Both problems are indicative of moisture penetration.

The weathered and flaky appearance is a result of spalling caused by trapped moisture freezing, expanding and forcing away the surface of the brick. The white, salty residue is where minerals within the brickwork have become diluted and worked there way to the surface.

I would not normally advise painting since this is going to present yet another barrier to any trapped moisture evaporating away naturally without causing further damage.

However, if the surface of the brickwork has become damaged than this in itself will result in abnormal moisture penetration and painting with a breathable coating may mitigate this?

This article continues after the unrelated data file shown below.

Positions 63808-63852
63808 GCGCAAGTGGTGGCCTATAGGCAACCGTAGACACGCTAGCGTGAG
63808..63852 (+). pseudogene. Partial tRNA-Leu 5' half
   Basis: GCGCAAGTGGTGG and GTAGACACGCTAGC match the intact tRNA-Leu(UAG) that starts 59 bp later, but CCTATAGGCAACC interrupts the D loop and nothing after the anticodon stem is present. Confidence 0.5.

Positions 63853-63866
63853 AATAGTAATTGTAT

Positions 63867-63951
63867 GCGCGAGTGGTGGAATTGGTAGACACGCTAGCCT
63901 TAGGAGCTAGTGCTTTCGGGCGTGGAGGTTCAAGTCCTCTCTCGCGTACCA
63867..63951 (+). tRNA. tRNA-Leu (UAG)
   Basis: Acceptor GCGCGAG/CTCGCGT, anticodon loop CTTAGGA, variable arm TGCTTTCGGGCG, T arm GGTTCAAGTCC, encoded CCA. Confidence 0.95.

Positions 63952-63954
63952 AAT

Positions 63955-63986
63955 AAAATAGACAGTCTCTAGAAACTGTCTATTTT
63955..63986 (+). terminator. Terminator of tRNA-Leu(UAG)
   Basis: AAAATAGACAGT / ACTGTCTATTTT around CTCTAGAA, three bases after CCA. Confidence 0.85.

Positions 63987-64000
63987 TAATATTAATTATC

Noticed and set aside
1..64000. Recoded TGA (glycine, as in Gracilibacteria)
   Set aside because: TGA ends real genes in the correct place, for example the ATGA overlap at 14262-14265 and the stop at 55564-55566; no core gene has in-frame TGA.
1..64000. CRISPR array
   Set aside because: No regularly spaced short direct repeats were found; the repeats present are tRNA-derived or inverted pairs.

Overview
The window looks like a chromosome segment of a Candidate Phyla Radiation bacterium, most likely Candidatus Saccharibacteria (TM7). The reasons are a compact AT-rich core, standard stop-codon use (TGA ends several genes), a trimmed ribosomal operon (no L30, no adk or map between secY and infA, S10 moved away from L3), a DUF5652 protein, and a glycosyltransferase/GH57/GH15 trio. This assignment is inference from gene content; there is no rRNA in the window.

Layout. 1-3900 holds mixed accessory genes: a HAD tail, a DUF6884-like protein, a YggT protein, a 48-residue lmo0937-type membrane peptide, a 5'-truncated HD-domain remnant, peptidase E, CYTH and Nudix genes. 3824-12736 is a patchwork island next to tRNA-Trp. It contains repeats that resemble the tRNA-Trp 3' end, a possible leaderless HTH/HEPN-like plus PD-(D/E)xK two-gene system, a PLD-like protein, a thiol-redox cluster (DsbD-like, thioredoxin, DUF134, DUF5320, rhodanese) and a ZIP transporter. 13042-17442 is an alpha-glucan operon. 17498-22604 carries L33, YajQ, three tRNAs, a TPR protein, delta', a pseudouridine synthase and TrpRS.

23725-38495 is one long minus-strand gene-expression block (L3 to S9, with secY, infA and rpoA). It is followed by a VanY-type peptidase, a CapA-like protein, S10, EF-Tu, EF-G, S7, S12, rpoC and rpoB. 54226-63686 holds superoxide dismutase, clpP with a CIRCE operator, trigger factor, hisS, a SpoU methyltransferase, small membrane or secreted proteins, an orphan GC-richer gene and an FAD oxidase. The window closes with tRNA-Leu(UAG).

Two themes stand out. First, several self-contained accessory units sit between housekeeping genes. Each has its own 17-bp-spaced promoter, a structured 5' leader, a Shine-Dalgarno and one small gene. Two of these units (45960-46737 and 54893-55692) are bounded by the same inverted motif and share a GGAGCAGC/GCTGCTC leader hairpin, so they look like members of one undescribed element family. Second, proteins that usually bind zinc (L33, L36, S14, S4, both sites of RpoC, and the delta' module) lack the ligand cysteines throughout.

There is, of course, the matter of simple aesthetics and painting is often the easiest solution.

Any white powdery residue should be removed with a dry brush as far as possible. Avoid using water since this will simply dilute the residue and result in it being absorbed back below the surface.

When you have removed as much loose material as possible, treat the worst affected areas with a stabilising solution which will bind any reaming loose martial, presenting you with a solid surface on which to paint. Only do this on the very worst affected areas though.

Overall, you can prime the brickwork with a diluted solution of water based masonry paint, thin enough to soak below the surface but not so thin that it just becomes coloured water.

You should then be able to paint the wall as normal with 2 regular coats of masonry paint but keep an eye out for any signs of bubbling in the weeks after. This would indicate a high density of moisture content that is trying to force its way out.